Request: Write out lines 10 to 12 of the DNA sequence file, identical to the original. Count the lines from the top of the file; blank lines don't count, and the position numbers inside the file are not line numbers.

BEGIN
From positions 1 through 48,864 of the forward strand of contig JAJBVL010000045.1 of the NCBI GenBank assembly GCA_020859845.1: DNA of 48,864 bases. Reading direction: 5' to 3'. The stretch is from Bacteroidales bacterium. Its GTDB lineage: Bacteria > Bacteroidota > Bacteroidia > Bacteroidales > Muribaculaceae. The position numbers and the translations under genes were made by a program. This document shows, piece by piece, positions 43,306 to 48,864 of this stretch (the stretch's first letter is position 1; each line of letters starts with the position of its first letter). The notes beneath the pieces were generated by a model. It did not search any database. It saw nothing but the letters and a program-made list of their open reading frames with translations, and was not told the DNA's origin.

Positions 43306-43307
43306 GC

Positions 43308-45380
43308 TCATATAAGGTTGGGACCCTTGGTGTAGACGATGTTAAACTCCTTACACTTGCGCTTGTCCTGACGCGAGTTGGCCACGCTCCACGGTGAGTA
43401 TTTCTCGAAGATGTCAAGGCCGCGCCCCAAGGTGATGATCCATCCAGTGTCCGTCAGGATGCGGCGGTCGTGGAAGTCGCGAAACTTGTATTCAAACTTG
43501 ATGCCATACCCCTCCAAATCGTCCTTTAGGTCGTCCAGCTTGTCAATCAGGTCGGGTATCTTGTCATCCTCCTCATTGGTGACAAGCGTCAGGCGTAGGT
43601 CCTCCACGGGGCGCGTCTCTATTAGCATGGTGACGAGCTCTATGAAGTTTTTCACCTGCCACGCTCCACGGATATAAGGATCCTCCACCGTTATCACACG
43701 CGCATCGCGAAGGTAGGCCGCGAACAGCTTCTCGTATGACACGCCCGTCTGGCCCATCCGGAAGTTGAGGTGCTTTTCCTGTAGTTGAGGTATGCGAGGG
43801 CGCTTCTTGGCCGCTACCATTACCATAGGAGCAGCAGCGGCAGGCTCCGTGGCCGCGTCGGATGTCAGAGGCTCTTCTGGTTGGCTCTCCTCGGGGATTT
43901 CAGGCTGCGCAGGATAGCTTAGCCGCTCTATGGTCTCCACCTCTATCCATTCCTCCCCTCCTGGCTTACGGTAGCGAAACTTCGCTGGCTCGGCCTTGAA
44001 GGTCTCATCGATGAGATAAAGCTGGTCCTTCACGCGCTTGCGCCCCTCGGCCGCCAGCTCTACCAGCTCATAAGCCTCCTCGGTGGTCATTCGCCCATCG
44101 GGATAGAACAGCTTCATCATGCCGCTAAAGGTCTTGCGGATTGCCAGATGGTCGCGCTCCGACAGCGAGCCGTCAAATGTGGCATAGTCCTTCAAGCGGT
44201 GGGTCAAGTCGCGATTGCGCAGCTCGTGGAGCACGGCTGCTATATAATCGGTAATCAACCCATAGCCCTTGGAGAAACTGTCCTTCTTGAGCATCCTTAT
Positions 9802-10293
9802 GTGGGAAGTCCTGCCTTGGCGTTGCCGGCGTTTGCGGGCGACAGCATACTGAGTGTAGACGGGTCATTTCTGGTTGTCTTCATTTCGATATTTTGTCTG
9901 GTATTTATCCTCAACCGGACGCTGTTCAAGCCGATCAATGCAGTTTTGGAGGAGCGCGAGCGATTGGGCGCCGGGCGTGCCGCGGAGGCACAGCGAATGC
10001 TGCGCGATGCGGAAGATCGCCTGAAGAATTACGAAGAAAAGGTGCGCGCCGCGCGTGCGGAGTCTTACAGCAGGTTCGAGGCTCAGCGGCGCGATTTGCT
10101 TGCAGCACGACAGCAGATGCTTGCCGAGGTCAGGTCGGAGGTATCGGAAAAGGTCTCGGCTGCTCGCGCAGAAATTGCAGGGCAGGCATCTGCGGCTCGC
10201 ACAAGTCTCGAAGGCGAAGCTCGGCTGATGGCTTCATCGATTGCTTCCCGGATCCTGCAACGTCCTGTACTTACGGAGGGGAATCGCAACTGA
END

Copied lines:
43801 CGCTTCTTGGCCGCTACCATTACCATAGGAGCAGCAGCGGCAGGCTCCGTGGCCGCGTCGGATGTCAGAGGCTCTTCTGGTTGGCTCTCCTCGGGGATTT
43901 CAGGCTGCGCAGGATAGCTTAGCCGCTCTATGGTCTCCACCTCTATCCATTCCTCCCCTCCTGGCTTACGGTAGCGAAACTTCGCTGGCTCGGCCTTGAA
44001 GGTCTCATCGATGAGATAAAGCTGGTCCTTCACGCGCTTGCGCCCCTCGGCCGCCAGCTCTACCAGCTCATAAGCCTCCTCGGTGGTCATTCGCCCATCG